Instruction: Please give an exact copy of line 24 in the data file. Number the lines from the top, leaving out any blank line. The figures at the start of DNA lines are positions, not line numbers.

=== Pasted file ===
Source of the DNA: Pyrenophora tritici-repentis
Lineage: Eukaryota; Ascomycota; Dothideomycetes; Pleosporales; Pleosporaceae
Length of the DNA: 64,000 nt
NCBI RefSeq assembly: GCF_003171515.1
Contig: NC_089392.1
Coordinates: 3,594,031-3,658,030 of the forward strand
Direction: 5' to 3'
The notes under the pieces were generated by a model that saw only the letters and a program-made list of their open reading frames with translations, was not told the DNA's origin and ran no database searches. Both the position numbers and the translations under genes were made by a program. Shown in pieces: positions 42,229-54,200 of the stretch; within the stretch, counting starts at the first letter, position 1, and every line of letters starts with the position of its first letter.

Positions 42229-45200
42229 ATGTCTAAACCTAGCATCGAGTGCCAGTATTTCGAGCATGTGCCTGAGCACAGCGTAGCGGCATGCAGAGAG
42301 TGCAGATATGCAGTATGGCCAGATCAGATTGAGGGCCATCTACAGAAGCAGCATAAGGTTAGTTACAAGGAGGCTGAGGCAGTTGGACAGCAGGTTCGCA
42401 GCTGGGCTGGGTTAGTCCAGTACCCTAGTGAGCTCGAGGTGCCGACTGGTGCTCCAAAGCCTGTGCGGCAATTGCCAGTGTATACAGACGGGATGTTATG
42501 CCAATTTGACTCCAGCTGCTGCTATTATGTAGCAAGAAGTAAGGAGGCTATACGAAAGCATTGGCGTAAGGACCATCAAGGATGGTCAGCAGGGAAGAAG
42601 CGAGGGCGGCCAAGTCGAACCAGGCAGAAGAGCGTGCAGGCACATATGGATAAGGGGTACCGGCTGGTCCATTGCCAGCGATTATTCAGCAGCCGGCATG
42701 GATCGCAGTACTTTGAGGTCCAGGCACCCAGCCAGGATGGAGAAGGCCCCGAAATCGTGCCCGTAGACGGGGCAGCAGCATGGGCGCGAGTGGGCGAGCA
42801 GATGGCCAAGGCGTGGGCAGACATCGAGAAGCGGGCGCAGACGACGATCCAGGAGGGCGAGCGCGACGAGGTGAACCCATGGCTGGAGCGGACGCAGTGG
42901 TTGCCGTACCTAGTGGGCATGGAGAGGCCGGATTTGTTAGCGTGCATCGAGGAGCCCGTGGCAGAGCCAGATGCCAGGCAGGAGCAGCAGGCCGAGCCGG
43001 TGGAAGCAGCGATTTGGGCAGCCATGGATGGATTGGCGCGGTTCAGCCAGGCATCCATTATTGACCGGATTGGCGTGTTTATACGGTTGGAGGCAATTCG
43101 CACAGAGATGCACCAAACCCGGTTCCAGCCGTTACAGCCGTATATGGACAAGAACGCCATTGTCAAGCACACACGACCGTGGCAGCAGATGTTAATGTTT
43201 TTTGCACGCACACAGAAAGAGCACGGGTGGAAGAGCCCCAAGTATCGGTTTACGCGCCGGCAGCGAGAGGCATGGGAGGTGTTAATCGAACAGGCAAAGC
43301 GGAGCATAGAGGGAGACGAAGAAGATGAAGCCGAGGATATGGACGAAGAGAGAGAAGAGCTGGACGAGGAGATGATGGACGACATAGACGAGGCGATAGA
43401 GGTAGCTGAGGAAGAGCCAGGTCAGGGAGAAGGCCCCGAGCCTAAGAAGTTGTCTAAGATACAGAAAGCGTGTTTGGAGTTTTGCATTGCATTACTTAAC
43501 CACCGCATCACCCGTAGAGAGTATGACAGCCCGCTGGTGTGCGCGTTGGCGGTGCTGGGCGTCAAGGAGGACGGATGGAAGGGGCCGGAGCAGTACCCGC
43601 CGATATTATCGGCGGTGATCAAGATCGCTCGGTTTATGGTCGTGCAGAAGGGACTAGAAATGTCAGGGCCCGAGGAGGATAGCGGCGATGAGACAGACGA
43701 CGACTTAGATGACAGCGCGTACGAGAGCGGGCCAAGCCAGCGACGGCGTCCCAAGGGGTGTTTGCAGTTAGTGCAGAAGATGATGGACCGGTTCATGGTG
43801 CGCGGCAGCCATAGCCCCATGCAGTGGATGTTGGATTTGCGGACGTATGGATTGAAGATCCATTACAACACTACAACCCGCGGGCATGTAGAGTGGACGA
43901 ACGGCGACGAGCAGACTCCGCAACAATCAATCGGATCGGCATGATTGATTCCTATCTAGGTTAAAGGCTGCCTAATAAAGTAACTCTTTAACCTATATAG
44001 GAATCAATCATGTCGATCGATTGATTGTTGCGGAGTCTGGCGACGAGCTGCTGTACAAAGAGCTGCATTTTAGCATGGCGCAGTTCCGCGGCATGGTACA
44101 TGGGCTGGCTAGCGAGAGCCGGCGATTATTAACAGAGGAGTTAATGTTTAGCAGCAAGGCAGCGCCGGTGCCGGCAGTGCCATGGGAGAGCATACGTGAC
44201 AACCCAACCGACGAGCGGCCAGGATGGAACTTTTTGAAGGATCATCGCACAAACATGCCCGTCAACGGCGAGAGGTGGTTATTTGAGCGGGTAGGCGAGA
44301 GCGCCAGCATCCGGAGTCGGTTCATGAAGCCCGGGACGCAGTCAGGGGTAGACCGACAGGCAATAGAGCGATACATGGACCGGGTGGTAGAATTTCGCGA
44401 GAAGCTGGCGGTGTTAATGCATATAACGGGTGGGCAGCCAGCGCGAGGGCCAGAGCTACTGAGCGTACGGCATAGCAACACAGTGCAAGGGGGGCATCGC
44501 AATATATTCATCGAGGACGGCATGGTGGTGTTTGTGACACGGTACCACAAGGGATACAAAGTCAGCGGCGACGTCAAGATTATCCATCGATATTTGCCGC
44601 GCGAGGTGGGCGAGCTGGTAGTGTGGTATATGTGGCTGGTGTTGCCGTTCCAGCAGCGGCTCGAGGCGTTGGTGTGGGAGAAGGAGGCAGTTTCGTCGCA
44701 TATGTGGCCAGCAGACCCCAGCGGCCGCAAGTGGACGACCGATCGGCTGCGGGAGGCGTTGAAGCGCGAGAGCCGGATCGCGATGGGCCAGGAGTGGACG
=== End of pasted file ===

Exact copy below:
43601 CGATATTATCGGCGGTGATCAAGATCGCTCGGTTTATGGTCGTGCAGAAGGGACTAGAAATGTCAGGGCCCGAGGAGGATAGCGGCGATGAGACAGACGA